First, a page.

The desert’s bounty: Ker Sangri

One of Rajasthan's most popular dishes, the berries of the khejri trees and the slender sangri beans make for a brilliant piquant pickle

Written by Alpana Lath Sawai | Mumbai | Updated: February 18, 2016 1:51:07 pm
Tuskers' Ker Sangri ki Subzi_759_Sofitel Mumbai BKC Ker sangri is one of the most underrated dishes on the Rajasthani menu, despite being a staple side dish in every thali. (Source: Sofitel Mumbai BKC)

The Ker Sangri pickle does not make for food porn. It is essentially dried black berries and twiggy beans soaked in mustard oil with whole red chillies and tart raw mango — making it look like a scene from a Quentin Tarantino-film depicting a violent bloodbath.

Ker sangri is also one of the most underrated dishes on the Rajasthani menu, and often sidelined by the lal dal ki puri — which is served with it. Lal dal ki puri is a handkerchief-thin paratha stuffed with an intensely spiced lentil (moong). ‘Stuffed’ creates an impression of a paratha packed with veggies, but lal dal ki puri is a thin, richly-flavoured roomali roti made with one part wheat flour and one part maida.

    

The story of ker sangri is a story of survival in the Thar desert, in Rajasthan. The desert sun enervates all manner of vegetation, but not the ker and the khejri trees — the fruits or pods of which are called sangri. These tenacious trees have roots that go deep into the soil — so deep, in fact, that they can store enough water for seven months. The berries of ker and pods of the khejri tree are the ingredients that lend the ker sangri its umami.

“The fun of Rajasthani food is that it was often made of ingredients that were dried and stored because of the nature of the seasons there. Ker sangri is very good for travelling. Its seasoning makes it like a pickle, and it’s good to carry especially when you’re going abroad. Ker sangri is all about what you eat it with. I like to eat it with fried puris, or lal dal ki puri,” says Anju Poddar, an author whose many books curate aspects of Indian culture.

While the ker sangri finds top billing at restaurants in Rajasthan, and is even served as a part of the main course — as a dry side dish to be eaten with rotis or rice — it is no longer a staple in Marwari homes. Instead, it is increasingly being used to headline Marwari buffets. That may be because making ker sangri is no easy task. Delhi-based businesswoman Sarika Khandelwal says that her mother-in-law is the expert ker sangri maker at home. “I know how to make it, but I don’t. It’s complicated with many spices and ingredients. The sangri should be barik (thin), and not be allowed to change colour while being cooked. The ker should be small and should remain yellow.”

When Mumbaiites want a fix of ker sangri and dal ki puri, they turn to Suman Rungta’s catering service — S R Foods. Marwaris, too, often order from her whenever there’s a party in the works.”There are many ways in which ker and sangri can be made. You can have sangri with curd, or kadhi. The ker can be had fried. The same goes for the sangri as well. Gujaratis love sangri because it is a dry vegetable that they consume during Padushan — a Jain festival involving a long fasting period.” Rungta uses fresh, tangy berries sourced straight from Nagaur in Rajasthan.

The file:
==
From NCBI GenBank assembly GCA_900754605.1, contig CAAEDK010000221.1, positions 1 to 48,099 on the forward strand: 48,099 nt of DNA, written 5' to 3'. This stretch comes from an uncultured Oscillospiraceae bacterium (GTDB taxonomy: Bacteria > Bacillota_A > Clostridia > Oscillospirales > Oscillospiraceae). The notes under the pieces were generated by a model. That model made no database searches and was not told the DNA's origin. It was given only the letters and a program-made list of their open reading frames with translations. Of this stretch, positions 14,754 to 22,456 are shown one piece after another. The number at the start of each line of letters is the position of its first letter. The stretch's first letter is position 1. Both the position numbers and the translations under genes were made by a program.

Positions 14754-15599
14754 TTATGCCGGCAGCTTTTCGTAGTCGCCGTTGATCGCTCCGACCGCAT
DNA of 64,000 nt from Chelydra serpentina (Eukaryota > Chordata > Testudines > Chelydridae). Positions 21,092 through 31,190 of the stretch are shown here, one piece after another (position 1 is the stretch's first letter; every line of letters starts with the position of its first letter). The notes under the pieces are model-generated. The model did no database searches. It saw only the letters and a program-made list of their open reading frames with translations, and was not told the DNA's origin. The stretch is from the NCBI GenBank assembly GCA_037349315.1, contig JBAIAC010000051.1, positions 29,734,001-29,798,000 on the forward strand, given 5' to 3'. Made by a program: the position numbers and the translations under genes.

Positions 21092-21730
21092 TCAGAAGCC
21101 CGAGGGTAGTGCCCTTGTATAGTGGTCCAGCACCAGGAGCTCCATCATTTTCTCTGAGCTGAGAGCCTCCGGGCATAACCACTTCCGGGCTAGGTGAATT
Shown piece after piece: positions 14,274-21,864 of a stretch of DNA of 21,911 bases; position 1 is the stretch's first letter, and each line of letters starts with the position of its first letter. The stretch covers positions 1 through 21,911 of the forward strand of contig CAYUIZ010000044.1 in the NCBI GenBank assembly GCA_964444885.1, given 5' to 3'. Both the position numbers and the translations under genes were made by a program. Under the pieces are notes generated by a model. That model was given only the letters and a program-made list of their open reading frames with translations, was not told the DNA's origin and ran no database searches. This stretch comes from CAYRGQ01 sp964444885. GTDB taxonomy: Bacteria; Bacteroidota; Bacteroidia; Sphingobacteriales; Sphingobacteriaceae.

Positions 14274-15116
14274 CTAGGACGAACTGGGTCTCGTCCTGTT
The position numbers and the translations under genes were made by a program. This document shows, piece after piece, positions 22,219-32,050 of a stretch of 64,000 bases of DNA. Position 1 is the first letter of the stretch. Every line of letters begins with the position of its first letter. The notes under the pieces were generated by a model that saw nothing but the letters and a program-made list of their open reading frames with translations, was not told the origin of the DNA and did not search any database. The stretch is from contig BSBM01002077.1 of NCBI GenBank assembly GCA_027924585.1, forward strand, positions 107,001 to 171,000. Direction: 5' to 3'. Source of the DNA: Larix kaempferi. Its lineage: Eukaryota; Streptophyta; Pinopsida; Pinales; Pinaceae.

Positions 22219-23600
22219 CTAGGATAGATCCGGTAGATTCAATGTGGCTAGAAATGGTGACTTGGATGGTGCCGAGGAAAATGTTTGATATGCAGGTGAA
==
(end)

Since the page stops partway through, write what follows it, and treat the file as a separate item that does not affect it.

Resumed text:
While ker sangri is being made less frequently in India, there are Marwaris settled abroad who can’t have enough of it. “It is sometimes impossible to find ingredients from one part of India in another. But outside India, all the stores are ‘Indian’. They keep almost all possible things from every part of the country,” says blogger Anshu Bhatnagar, who is originally from Jodhpur and moved to the US eight years ago. Bhatnagar finds herself cooking and eating her favourite dish often. “I still remember my mom cooking ker sangri in a large quantity, and us enjoying it for many days,” she says.

Learn how to make ker sangri pickle using this recipe.

Where to buy ker and sangri:

Mumbai

* Chheda stores

Price: Ker (100g) – Rs 200, sangri (100g) – Rs 140

Address: Chheda stores, in Santacruz (W) market

Contact: 26491646

* Aarti Collection

Price: Ker (1kg) – Rs 1,600, sangri (1kg) – Rs 1,000

Address: Aarti Collection at Chandralok, Napean Sea Road

Contact: 23686302

* Marwadi specialty store

Address: Marwadi specialty store, Malad (W), Station Road, behind MM Mithaiwala

Kolkata

* Bhagya Laxmi

Address: Bhagya Laxmi, Ballygunge

Contact: 033 2289 5278

* Vijay Laxmi

Price: Ker (1kg) – Rs 1,200, sangri (1kg) – Rs 800

Adress: Vijay Laxmi, Lord Sinha Road

Contact: 2282 7636

* Marwadi stores

Address: Marwadi stores, Barabazar

* New Shah Store

Address: New Shah Store, Hungerford Street

Hyderabad

* Balaji Supermarket

Price: Ker (100g) – Rs 210, sangri (100g) – Rs 105

Address: Balaji Supermarket, Basheer Bagh

Contact: 23224949

* Marwadi stores

Marwadi stores, Monda Market, Secunderabad

Marwadi stores, Begum Bazar

New Delhi

* Marwari Hari Mirch

Price: Ker (1kg) – Rs 1,000, sangri (1kg) – Rs 1,200

Address: Marwari Hari Mirch, Jwalaheri Market, Paschim Puri

Contact: 25270586 keeps ker at Rs 1,000 per kg and sangri at Rs 1,200 per kg.

* Marwadi stores

Address: Marwadi stores, Khari Baoli, Chandni Chowk

Bangalore

* Marwadi stores

Address: Marwadi stores, Koramangla

Chennai

* Marwadi stores

Address: Marwadi stores, Sowcarpet

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